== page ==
Listen to the interview with Indian ambassador Tanmaya Lal in the latest episode of Sweden in Focus

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Interview by Paul O’Mahony, article written by Emma Löfgren.

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The Ambassadors: ‘I find Sweden’s egalitarian social space interesting’

Malaysian ambassador Nur Ashikin Mohd Taib speaks to The Local about the things she's found surprising about life in Sweden.

The Ambassadors: 'I find Sweden's egalitarian social space interesting'

“It’s been a good four years. I’ve got to know Scandinavia quite well,” says Taib, a career diplomat with a career spanning almost three decades, speaking to The Local’s Sweden in Focus podcast just before finishing her tenure as Malaysia’s ambassador to Sweden, Denmark and Norway.

Sweden and Malaysia have enjoyed diplomatic relations since 1958, the year after the Southeast Asian country gained its independence from the British Empire.

“I always say that Sweden is our development partner. Malaysia is now a high-middle income country, and much of our development is due to investments and trade by countries like Sweden. So Sweden is very much present in Malaysia,” says Taib.

The Malaysian community in Sweden is small, but close-knit. In 2021 around 1,800 people born in Malaysia were living in Sweden, according to Statistics Sweden.

“There are about 100 Swedish companies in Malaysia. Many of the Malaysians here came to work for these companies in Sweden and decided to stay on. And some came for love, they got married, settled down here and raised their families,” says Taib.

“There are professionals, engineers, accountants, doctors. They are business owners, and those working in the service industry, and also in civil society. So it’s quite a mix.”

Before the pandemic, Malaysia used to welcome tens of thousands of Swedish tourists every year, as well as students, and Taib says she would love for those numbers to increase now that the country has lifted pandemic restrictions – just as she would like to see Sweden climb from its current position as Malaysia’s 45th biggest trading partner.

“We import a lot of machinery and that kind of equipment from Sweden, and we export palm oil products, electronic products and rubber products. We’ve had a lot of trade exchanges over the years, but not as much as we would like to,” she says.

Taib explains that although Malaysia enjoys a well-developed welfare system, it is not as comprehensive as that of Sweden, where the flexibility of working life as well as the social safety net enabled many to work from home during the pandemic.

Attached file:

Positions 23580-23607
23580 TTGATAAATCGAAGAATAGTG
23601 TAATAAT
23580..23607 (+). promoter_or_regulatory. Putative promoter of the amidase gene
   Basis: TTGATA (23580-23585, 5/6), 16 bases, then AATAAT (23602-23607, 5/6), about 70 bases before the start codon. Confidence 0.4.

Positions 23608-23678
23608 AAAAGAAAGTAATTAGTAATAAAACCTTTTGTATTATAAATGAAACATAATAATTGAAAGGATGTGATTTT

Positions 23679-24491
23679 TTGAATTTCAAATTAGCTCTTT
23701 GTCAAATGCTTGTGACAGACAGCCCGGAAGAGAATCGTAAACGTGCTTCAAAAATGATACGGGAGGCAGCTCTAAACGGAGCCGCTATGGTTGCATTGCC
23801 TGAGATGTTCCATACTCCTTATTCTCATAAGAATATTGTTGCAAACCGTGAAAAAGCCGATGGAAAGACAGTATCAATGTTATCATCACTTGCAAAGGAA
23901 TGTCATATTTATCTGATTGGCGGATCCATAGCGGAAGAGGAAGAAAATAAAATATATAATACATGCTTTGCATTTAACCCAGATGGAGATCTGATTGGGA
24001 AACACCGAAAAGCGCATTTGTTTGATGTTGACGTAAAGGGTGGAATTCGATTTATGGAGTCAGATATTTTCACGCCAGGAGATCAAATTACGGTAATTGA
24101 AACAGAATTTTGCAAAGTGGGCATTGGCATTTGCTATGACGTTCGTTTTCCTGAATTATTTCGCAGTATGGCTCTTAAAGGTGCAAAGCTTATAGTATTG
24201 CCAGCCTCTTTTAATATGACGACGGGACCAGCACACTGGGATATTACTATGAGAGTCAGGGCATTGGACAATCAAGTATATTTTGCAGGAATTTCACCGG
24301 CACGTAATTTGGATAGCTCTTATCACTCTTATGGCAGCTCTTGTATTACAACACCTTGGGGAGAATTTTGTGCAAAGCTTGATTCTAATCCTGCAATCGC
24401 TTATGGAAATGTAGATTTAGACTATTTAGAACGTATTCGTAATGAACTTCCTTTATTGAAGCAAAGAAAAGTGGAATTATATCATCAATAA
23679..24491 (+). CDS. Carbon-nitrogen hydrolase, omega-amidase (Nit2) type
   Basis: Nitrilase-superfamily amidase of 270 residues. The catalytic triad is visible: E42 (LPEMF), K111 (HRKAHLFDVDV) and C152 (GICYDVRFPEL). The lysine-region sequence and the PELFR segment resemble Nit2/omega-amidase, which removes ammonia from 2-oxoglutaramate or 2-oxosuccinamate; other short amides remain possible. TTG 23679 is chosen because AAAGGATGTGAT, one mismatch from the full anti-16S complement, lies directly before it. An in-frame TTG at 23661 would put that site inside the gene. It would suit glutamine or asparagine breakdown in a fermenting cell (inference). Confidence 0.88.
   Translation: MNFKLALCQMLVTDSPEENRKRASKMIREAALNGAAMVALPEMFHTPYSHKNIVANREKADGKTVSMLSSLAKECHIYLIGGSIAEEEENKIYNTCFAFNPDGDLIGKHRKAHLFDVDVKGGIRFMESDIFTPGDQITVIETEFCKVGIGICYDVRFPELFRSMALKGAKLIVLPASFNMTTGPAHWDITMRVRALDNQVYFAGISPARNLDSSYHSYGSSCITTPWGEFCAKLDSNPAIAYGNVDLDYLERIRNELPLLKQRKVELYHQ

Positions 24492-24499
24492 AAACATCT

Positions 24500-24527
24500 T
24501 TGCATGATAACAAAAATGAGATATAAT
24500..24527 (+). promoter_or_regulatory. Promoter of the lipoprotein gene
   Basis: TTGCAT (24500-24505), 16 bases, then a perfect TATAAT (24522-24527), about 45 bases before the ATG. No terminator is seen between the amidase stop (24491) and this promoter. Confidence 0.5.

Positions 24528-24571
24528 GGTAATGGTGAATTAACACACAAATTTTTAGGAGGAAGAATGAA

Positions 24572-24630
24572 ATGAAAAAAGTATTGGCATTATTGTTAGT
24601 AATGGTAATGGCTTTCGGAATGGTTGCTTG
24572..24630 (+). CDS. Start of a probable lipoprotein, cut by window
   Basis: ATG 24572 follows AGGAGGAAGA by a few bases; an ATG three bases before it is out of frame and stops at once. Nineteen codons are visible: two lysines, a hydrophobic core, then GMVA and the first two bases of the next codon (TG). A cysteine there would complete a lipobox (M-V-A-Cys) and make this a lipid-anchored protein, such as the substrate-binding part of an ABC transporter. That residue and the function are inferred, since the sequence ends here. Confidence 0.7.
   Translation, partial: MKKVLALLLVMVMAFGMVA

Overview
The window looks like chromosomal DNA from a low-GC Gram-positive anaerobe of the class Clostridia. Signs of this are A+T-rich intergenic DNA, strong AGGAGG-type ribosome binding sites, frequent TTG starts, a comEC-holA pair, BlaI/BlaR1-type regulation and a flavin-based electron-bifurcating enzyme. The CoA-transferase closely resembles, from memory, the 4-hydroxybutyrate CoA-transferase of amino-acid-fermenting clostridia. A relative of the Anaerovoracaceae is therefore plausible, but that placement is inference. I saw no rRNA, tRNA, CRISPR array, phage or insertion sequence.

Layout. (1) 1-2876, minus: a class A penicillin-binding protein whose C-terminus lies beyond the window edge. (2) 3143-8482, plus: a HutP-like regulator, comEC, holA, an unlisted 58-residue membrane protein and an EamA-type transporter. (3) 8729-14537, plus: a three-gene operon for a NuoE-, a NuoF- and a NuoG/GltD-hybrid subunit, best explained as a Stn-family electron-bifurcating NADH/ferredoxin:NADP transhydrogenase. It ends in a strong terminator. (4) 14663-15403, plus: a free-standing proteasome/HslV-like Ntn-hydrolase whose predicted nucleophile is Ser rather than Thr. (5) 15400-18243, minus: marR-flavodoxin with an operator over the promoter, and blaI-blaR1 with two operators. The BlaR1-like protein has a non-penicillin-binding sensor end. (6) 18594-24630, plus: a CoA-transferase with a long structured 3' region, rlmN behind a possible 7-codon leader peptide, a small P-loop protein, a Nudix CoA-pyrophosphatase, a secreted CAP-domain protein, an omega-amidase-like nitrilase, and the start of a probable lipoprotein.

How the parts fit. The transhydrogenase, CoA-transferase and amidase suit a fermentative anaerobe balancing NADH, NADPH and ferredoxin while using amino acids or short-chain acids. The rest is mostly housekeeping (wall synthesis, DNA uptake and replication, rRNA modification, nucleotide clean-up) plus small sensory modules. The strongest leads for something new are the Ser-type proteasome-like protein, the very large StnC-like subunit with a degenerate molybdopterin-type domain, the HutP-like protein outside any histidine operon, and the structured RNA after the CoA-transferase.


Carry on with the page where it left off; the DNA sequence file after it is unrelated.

“I think that’s something Sweden is very much a leader in. It’s a model to look at. Of course our countries are different in the sense that our population is 32 million, so we cannot adopt everything from here, but there’s definitely a lot to aspire to,” she says.

LISTEN: Malaysia’s ambassador Nur Ashikin Mohd Taib reflects on her four years in Sweden

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One particular area in which the two countries differ is in terms of hierarchy.

In Sweden people normally call each other by their first name, regardless of whether it’s a friend, an uncle or a manager, which Taib says isn’t the case in most Asian cultures. But the lack of clear markers of showing respect to seniors doesn’t mean Swedes are rude – in fact she’s found them surprisingly warm.

“One of the things that I find very interesting here is the egalitarian kind of social space. And the fika culture! I didn’t think that that would be something that the Swedes would do, because the stereotype of Swedes is that people are distant and cold. But the fika culture is a good way of socialising in the office and with friends. It’s very friendly.”

Taib was also surprised by how often Swedes prefer to do things themselves rather than hiring someone to do it, such as home improvement – or even haircuts.

“After living here for a while we realised why we see so many hardware stores and all that, and I think it’s the cost of living, it’s because the labour charges are very high. My husband goes bald, because he says it’s the most cost effective,” she laughs.

Interview by Paul O’Mahony and article written by Emma Löfgren